London - Premature babies make a much better recovery if their parents help with hospital care, says new research.
A study of 1 800 infants born early found that they put on weight more quickly if a parent was involved in chores like taking temperatures and giving medicine.
The parents’ own health also improved and new mums were more likely to make a success of breastfeeding.
The findings could transform the way sick children are cared for, with parents seen as integral to a good recovery.
For the study, parents at 26 neonatal units in Canada, New Zealand and Australia spent six hours a day, five days a week with their babies. They got involved in washing, feeding, dressing, giving medication and taking temperatures. Their babies put on 26.7g a day against 24.8g for those cared for by just nurses.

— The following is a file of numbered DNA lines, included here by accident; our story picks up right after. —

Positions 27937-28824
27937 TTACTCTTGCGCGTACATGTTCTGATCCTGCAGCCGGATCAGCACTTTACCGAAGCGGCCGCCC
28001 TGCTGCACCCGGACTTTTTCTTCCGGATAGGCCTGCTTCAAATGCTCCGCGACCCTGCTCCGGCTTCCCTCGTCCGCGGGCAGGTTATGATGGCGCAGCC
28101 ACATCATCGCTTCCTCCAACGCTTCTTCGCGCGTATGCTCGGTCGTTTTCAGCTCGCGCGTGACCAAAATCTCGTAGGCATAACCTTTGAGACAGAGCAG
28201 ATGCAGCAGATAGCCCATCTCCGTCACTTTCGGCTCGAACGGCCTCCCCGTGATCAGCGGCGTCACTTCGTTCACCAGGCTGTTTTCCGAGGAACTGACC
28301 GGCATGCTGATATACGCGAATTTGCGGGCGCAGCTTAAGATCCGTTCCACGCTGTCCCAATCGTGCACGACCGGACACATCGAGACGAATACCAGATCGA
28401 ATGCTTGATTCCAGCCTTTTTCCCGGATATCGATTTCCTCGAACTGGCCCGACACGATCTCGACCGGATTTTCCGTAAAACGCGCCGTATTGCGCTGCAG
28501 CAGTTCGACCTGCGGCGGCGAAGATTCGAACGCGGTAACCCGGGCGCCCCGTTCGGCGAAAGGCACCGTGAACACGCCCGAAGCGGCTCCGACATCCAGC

Later, 70 percent of moms managed to breastfeed six times a day, against 63 percent in the other group.
Parents also had lower levels of stress and anxiety, according to the report published in the Lancet Child and Adolescent Health journal.
Dr Karel O’Brien, a neonatologist at Mount Sinai Hospital in Toronto, said: "Parents are too often perceived as visitors. Our findings challenge this approach ... How care is provided to the family, not just the infant, has a positive effect on the wellbeing of both infant and family."